In my last post, I outlined six steps for choosing Nonprofit CRM software. Step one was:
1. Honest assessment of organization’s readiness – Before you devote the significant amount of time that’s needed to accomplish steps 2-6, make sure your organization is willing and able to make use of the resulting software investment.
Let’s explore that further, with the help of some friends from the Progressive Technology Project. When I asked them for their two cents on this topic, Natalie Brenner responded,
“If I could give nonprofits one piece of advice about preparing for/starting a database transition, it would be to make sure that you are doing it for the right reasons. That you are not looking for a quick fix, but you are truly interested in collecting and using data from your constituents to drive how you provide services to them, and because of that, you are committed to the sometimes long and somewhat painful process of choosing and implementing the right database.”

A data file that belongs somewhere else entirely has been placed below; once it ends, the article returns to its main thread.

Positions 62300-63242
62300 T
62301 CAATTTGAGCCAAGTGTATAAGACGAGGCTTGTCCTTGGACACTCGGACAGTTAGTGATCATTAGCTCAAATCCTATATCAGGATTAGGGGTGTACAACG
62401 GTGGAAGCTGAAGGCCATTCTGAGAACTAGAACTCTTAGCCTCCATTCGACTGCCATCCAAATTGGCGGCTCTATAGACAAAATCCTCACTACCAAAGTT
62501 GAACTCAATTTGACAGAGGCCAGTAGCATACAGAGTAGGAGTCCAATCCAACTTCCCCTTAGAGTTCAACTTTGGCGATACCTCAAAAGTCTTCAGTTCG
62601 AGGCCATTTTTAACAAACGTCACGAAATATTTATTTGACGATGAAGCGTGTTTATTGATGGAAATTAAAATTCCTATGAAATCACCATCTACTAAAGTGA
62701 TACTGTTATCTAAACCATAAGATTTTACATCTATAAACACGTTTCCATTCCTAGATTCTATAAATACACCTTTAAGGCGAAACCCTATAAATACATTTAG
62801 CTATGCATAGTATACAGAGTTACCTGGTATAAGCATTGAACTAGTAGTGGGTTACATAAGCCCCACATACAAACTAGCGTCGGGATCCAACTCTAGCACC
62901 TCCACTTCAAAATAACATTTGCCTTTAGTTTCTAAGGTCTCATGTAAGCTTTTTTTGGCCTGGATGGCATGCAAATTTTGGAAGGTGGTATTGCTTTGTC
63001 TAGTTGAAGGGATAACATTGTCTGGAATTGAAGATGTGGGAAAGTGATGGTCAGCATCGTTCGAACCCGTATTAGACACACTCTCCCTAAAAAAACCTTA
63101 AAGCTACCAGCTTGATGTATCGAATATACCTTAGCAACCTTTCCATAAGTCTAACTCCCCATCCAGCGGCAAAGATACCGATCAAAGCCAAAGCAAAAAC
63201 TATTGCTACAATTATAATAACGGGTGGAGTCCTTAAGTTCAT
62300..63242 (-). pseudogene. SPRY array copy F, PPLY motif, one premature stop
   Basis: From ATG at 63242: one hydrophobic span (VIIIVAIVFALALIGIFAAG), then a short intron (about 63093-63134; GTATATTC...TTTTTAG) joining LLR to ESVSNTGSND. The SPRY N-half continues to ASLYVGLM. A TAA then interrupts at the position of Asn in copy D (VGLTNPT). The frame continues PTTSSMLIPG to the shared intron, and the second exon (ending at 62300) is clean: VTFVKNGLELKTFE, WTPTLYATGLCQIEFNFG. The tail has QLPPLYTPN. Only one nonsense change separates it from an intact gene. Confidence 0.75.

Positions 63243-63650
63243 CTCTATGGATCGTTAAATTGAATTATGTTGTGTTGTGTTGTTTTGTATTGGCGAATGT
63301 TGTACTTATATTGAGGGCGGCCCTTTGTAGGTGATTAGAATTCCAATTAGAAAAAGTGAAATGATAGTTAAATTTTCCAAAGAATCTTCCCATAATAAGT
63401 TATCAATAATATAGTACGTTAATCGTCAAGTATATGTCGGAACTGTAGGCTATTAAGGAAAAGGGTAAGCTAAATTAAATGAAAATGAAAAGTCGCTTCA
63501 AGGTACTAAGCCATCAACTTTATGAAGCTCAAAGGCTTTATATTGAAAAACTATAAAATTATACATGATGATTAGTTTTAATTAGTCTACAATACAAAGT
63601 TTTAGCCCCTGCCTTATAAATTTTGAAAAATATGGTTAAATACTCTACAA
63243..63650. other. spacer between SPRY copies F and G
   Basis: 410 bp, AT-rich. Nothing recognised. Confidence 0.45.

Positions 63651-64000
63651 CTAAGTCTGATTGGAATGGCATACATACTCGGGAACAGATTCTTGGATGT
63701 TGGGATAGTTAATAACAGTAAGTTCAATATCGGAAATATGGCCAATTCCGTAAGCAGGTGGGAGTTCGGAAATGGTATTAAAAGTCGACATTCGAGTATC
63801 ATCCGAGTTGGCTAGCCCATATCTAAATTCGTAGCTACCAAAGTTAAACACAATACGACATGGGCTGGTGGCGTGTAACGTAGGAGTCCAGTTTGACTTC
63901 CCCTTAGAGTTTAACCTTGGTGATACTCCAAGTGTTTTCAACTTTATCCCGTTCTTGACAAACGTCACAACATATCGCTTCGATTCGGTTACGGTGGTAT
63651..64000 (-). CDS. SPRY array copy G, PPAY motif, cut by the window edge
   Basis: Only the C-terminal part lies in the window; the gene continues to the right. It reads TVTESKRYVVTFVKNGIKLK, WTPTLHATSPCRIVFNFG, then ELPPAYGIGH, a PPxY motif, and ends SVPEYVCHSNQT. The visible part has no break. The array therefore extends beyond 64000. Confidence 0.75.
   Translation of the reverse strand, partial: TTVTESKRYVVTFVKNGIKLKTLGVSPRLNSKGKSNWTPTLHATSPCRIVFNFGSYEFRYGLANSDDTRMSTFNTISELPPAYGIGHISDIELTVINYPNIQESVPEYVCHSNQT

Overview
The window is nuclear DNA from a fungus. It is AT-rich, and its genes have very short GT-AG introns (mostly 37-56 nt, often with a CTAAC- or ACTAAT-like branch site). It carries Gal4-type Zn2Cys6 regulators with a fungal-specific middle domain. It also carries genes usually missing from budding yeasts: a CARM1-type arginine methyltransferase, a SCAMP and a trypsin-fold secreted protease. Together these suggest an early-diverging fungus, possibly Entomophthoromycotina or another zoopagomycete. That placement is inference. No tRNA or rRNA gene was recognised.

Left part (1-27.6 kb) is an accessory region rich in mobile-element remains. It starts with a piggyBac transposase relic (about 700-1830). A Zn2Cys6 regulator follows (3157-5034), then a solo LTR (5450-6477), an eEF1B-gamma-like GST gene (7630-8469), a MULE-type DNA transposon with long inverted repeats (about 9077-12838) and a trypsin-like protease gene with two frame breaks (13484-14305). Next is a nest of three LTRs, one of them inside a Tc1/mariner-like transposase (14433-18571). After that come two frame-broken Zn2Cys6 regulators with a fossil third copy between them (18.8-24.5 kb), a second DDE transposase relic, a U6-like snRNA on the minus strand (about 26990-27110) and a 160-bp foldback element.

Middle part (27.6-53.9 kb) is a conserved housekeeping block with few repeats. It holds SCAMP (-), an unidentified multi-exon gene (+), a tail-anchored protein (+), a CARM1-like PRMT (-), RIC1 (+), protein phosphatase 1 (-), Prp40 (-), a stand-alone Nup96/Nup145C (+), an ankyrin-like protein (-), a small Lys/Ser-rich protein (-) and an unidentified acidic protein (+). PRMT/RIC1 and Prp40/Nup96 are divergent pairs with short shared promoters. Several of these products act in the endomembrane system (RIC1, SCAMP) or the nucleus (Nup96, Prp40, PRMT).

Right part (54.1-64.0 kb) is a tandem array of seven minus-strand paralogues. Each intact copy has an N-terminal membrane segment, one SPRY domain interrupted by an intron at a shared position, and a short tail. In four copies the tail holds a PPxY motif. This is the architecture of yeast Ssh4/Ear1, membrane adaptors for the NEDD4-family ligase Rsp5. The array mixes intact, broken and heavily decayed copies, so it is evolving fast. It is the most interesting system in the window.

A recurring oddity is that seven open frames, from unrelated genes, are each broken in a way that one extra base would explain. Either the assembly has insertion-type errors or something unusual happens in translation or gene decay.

Earlier this month, I saw Brenner present a session at the Minnesota Council of Nonprofits Technology and Communication Conference, which covered organizational readiness in the context of database integration. In Doing More with Less (it is possible!) – Database Selection and Integration, Brenner and her colleague Robyn Perry of PTP shared some red flags that indicate your nonprofit might not be ready.
One salient point was that if the organization itself is fragmented, it’s unrealistic to expect otherwise of their data. The presenters emphasized that moving toward a “culture of data” is key to a successful database transition, especially to an integrated CRM solution. Their handout, Keys to a Good Database Transition [PDF], neatly summarizes what needs to be in place when you begin, and gives you a head start on the next step: needs assessment.
“A database itself does not solve your organizational issues, and one tool will never meet every single need,” Brenner told me later. “You need to be clear and articulate the work you really need to do, then you fit the tool to your needs, instead of trying to adapt how you do your work to fit a database tool.”
Don’t miss the next post in this series: